In 2008, the Bureau of Land Management issued Resource Management Plans that included travel management planning for 13 areas across the state of Utah. The affected planning areas cover over 6 million acres of BLM land in Utah and include some of Utah’s most spectacular areas for off-road adventure. The Southern Utah Wilderness Alliance sued the BLM, and In January of 2017, the Department of the Interior entered into a settlement agreement with SUWA to resolve their complaints with the plans. As a result, the BLM had to begin an expensive, time-consuming process to go through the planning process again – this after being required to pay SUWA $400,000 in attorney’s fees.

The image below shows the areas that are impacted by this process. As you can see, most of the popular riding areas in the state will at some point be impacted by the outcome of this settlement.

BlueRibbon Coalition is a defendant intervenor in the settlement, and we have been closely monitoring the outcome of the settlement. This work involves participating in over a dozen planning processes. As plans are completed, we’re finding that they are often followed with legal challenges, which require additional attention from our legal team.

  • San Rafael Desert
  • San Rafael Swell
  • Henry Mountains and Fremont Gorge
  • Dinosaur (North)
  • Book Cliffs (Vernal FO)
  • Nine Mile Canyon (Vernal FO)
  • Nine Mile Canyon (Price FO)
  • Indian Creek
  • Book Cliffs (Moab FO)
  • Labyrinth/Gemini Bridges
  • Dolores River
  • Trail Canyon
  • Paunsaugunt

SUWA has regularly been surveying these areas to scheme ways to shut down access to public land, and after monitoring their first appeal of the San Rafael Desert decision, they will likely try to squeeze every penny they can from the Equal Access to Justice Act.

All of this means we have a lot of work to do. We won’t be surprised if this process takes ten years to be fully completed if it follows the current pace. However, as you can see from the list above, this will impact your favorite riding areas.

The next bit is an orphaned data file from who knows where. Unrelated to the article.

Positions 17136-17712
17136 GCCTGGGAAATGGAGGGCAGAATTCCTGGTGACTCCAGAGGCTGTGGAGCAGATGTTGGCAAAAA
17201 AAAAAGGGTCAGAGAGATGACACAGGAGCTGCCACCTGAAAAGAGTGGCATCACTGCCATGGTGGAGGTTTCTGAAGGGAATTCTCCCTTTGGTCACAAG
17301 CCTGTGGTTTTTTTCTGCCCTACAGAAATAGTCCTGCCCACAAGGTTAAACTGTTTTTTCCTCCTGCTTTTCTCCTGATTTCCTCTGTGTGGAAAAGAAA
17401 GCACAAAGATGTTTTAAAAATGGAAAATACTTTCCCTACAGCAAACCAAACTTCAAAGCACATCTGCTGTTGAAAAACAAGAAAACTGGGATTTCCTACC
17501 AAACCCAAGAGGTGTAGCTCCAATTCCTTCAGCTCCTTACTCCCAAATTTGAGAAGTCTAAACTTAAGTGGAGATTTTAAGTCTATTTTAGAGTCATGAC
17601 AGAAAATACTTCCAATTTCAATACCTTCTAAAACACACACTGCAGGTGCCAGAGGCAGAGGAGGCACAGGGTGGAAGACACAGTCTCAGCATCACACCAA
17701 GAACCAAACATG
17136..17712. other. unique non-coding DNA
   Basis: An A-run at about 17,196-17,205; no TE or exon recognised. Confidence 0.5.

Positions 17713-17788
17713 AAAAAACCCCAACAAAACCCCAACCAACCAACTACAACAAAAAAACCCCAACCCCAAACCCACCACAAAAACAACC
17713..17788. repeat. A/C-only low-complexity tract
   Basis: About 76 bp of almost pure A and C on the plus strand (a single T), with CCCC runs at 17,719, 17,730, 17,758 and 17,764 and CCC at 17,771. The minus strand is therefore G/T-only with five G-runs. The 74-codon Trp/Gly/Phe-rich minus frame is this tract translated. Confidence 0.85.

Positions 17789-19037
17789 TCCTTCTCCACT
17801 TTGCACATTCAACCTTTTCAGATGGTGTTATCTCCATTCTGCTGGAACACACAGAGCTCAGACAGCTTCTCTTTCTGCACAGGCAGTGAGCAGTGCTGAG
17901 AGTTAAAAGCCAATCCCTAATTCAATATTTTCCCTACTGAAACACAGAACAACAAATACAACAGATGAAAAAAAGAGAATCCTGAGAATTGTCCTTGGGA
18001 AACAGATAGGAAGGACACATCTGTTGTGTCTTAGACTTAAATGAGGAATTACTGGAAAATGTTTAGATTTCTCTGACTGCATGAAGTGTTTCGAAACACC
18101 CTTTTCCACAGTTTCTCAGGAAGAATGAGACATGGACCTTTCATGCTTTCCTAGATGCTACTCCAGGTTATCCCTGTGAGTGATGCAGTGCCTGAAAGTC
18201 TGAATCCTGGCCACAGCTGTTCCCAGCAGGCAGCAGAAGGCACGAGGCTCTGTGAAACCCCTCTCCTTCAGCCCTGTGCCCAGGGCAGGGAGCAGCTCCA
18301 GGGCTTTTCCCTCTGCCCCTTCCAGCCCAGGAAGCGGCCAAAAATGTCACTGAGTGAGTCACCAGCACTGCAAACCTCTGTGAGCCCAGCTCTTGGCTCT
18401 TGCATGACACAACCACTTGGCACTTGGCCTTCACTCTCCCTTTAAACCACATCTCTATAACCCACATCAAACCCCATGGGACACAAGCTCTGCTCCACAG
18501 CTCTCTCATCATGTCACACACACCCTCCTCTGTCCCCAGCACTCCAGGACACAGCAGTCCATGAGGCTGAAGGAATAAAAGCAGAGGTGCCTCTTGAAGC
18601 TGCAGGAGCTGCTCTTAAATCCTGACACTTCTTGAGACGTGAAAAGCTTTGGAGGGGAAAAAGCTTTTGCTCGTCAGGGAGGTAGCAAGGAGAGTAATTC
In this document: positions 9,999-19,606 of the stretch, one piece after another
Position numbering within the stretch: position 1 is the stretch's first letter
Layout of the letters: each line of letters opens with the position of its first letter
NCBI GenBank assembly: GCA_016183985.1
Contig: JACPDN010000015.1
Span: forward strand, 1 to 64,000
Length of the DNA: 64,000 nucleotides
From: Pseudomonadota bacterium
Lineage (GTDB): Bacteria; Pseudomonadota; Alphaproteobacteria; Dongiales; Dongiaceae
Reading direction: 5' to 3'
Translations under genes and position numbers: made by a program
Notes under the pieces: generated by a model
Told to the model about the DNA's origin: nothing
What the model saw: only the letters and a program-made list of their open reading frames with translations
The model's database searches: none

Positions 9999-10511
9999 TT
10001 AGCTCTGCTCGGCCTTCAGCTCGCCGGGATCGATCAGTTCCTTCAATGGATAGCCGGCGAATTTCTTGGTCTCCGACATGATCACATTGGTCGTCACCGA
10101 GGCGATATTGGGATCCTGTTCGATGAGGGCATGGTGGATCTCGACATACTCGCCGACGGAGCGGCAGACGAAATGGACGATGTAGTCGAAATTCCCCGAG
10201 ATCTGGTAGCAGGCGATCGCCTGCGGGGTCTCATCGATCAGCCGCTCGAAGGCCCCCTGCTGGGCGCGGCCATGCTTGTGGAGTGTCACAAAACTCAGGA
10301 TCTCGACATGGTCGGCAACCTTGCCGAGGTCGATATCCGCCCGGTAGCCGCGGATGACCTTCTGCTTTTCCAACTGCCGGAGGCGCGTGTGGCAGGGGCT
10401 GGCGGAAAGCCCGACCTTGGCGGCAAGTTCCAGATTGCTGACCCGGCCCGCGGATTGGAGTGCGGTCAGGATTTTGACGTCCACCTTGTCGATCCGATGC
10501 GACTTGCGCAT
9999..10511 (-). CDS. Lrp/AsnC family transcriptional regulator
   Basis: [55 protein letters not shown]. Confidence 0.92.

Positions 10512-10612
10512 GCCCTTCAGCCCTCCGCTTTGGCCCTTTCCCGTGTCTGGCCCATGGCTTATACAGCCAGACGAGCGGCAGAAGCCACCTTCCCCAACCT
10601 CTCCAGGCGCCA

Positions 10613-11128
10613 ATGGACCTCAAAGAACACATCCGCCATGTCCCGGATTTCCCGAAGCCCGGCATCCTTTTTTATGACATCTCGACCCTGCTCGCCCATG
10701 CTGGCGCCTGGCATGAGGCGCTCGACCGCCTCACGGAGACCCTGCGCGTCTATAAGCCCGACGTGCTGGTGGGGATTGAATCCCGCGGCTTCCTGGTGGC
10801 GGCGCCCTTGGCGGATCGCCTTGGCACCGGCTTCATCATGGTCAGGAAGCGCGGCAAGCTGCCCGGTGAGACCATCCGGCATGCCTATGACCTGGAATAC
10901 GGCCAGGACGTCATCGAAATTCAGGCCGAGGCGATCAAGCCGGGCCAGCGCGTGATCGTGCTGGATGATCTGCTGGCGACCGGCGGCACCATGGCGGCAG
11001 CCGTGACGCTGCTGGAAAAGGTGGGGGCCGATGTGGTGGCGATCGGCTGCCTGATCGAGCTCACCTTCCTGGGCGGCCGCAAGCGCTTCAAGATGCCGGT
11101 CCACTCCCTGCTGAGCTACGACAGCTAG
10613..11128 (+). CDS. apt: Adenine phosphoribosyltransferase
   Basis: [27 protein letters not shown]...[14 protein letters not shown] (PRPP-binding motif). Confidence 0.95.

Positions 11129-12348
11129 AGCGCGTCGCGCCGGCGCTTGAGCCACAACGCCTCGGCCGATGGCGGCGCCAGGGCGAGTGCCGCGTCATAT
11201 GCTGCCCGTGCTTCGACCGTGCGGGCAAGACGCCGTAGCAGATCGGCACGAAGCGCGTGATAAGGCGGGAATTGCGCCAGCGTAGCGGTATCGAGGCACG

This is why we created the 10,000+ project. This travel management settlement will impact of 6 million acres of public land. Our back of the napkin calculations suggest that this will impact over 10,000 miles of roads and trails. The purpose of the 10,000+ project is to ensure that at the end of this process we have protected access to over 10,000 miles of roads and trails. It’s that simple. We don’t want to give up a single inch.

But, we cannot succeed without support from everyone who believes that the public should be able access and enjoy public lands. It is completely backwards and arguably corrupt that SUWA’s efforts to shut down access to public lands are subsidized with $400,000 in taxpayer funds. But, this is the fight we are in.

The best way that you can directly help the 10,000+ Project is to become a subscribing donor to our Utah Travel Management Plan Legal Fund. We are hoping to build an army of 1,000 donors who will commit $5 a month to this cause. You will also be subscribed to get updates on our progress, so you can learn how this process is impacting your favorite areas. All donations made to the fund will be held in reserve to challenge appeals by SUWA, monitor the progress of the BLM planning, and execute other strategies we develop to ensure that by the time this is over we have well over 10,000 miles of trails that are inventoried, analyzed, and open to the public to explore.

We also invite you to become a member of BlueRibbon Coalition. SUWA was founded in 1983, and we have been fighting them and their anti-access allies since 1987. We have been fighting and wining legal battles for public access for decades. With this track record, public land agencies know we mean serious business. Our effectiveness only increases when we represent larger numbers of you. You can learn more about the benefits of membership here.

Finally, with over 10,000 miles of roads and trails to keep track of, we need your help. Sign up to be part of the 10,000+ project, so we can keep you updated and learn more about the local knowledge you might have of any of the riding areas that are part of this settlement. Together we can protect our access to these public lands for years to come.